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Vol. 75/No. 13      April 4, 2011

For 5th week, Wisconsin
rally takes on union busting
(front page)
MADISON, Wisconsin—For the fifth week in a row, workers and their supporters rallied here Saturday, March 19, with several thousand protesting antilabor legislation and cuts in programs working people depend on.

The legislation—which outlaws collective bargaining by public workers on anything beyond wages—was signed into law by Gov. Scott Walker March 11. Dane County Circuit Judge Maryann Sumi issued a temporary restraining order March 18 halting implementation of the law.

The noon rally was called by the International Association of Machinists District 10, which covers southeastern Wisconsin. Ricky Bartz from Machinists Local 1713 in Tomahawk had been there before with his wife, Tracy, a teacher. He said, “More people need to figure out what’s going on.”

Members of the Office and Professional Employees International Union joined the demonstration. Carloads came from Machinists Local 1916 at GE Healthcare in Milwaukee where CT, MRI, and X-ray machines are produced. Iraq Veterans Against the War were also on hand. The rally coincided with the eighth anniversary of the start of the Iraq war.

Many other union signs were present. Bill Houseman, a member of Transit Workers Union Local 564, which organizes American Airlines workers at Los Angeles airport, told the Militant, “We’ve been working without a contract for three years. If they get away with this here, they will do it in the corporate field.”

Buddy Howard from the locked-out Roquette workers in Keokuk, Iowa, said he got a great response at the demonstration to a flyer he was passing out for a solidarity rally in Keokuk Saturday, March 26. Howard told the Militant, “With the company slamming the door in our face, we have seen we have to join other workers’ struggles. That’s what’s needed.” He noted, “Locked-out steelworkers from Metropolis, Illinois, are coming up to join our rally next week.”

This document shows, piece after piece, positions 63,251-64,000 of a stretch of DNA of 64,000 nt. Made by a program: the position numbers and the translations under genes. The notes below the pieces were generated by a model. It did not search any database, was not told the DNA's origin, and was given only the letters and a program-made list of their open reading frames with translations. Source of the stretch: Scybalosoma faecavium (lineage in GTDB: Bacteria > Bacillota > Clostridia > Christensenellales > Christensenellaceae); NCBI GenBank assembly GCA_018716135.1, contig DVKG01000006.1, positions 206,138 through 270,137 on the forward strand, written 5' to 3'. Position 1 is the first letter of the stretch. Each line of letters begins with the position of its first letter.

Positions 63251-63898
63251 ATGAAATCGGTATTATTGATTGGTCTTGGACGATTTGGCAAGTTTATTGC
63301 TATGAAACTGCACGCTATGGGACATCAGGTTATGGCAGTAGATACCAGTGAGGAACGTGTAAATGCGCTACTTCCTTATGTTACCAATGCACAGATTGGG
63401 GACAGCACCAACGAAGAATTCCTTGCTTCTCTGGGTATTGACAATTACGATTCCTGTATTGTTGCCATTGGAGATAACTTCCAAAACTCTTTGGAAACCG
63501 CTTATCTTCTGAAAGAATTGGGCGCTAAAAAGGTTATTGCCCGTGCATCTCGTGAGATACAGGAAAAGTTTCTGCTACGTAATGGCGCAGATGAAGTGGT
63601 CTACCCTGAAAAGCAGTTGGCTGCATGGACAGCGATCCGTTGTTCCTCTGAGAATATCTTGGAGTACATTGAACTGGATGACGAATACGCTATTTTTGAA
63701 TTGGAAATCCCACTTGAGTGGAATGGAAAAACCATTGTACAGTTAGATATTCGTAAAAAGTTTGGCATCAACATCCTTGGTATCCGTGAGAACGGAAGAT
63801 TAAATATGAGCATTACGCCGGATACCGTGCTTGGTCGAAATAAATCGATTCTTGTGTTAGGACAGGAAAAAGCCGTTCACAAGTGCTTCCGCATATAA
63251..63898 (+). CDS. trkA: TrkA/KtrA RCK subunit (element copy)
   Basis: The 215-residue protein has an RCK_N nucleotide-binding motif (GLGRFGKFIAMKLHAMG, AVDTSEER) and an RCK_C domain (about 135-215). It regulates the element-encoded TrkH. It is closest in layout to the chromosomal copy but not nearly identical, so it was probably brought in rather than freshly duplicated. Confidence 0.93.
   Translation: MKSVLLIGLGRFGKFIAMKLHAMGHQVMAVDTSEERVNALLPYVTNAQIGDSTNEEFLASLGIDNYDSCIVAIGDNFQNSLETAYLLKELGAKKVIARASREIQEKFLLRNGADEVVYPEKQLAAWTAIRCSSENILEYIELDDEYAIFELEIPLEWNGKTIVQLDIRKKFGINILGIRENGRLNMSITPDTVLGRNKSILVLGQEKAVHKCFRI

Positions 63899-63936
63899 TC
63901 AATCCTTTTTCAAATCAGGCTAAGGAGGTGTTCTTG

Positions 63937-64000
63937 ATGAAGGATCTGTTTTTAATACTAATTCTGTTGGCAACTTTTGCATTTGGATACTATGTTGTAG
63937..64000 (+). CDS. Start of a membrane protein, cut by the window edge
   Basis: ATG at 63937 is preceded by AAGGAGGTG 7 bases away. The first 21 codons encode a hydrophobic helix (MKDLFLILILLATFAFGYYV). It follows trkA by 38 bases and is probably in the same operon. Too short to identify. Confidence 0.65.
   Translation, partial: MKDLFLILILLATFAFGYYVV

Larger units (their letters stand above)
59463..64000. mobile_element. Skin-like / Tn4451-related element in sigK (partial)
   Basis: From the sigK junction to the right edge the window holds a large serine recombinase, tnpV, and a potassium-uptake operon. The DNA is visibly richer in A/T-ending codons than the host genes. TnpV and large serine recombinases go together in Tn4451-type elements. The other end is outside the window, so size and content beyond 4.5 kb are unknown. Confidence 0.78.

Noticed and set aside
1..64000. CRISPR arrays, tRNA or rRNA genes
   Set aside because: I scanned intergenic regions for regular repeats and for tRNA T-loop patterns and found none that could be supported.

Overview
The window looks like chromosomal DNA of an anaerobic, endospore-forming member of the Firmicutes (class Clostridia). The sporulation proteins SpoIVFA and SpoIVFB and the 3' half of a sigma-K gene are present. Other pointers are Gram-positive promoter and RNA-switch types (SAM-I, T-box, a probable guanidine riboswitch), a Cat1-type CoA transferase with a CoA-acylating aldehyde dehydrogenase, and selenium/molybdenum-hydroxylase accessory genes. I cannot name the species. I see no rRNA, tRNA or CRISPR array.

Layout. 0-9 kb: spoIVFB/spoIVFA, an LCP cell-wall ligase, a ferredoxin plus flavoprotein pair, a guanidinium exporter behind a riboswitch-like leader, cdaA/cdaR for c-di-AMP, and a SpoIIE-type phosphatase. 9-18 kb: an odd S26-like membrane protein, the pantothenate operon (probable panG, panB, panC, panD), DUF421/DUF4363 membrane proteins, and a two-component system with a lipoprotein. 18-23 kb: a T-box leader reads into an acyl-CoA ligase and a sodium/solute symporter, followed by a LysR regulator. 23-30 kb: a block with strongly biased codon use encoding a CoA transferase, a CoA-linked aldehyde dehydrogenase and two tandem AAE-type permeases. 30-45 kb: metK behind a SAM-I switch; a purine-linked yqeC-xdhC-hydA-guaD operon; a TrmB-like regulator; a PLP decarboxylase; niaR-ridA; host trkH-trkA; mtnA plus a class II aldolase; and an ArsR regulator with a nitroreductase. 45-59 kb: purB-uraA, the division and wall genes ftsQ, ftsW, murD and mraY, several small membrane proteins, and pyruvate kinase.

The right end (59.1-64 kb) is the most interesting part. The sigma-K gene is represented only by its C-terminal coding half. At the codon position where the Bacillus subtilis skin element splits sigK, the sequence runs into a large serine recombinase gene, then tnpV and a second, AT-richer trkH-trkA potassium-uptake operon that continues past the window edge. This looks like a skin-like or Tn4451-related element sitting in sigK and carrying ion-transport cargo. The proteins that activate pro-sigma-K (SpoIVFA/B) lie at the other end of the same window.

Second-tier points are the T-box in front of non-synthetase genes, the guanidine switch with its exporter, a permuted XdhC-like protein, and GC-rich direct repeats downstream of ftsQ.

Robert Artis marched with a contingent of a few dozen others who were from Allied Drive, a low-income and predominantly African American neighborhood in Madison. Many of their signs said, “No more cuts Walker!”

Artis said, “I’m here to support unions. Walker has the bull by the horns and is doing anything he wants unless we do something.”

A big focus of the recent demonstrations has been the call for the recall of Walker and of Republican state senators who support antiunion laws. Socialist workers participating in the Saturday action were involved in many discussions on continuing to protest in the streets in defense of public workers, instead of electoral maneuvers against Republican politicians. Both the Democratic and the Republican parties have antilabor records.

Ken Maxwell, a retired teacher from Mount Horeb, said, “The Democrats don’t respond to strong union causes, they pussyfoot around, try to keep a ‘balance.’ And they keep the wars going.”

Colleen Johnston, a student at Smith College, questioned the value of the recall effort. “It will basically be taking six government officials out of office, but the government will keep doing the same thing,” she said

Josh Garner, an organizer from Sheet Metal Workers Local 18 in Wisconsin, disagreed. “We need to recall politicians not friendly to our causes,” he said. “People in the streets” will, however, make politicians “work on our side.”

As the battle over the union-busting bill continues in the courts, the state government, local municipalities, and school boards are taking aim at workers along the lines of Governor Walker’s “budget repair bill.” The state announced it is freezing enrollment in one part of the state’s health-care plan, BadgerCare, and hiking premiums by almost 50 percent.

The Madison State Journal applauded the local school board for using “its new leverage” to limit teachers’ raises and force them to make higher contributions to pension and health-care plans.

Natalie Morrison and Laura Anderson contributed to this article.
Related articles:
Public workers, students protest government cuts
Locked-out steelworkers: ‘People are waking up’
How FBI targeted teachers for firings in 1960s  
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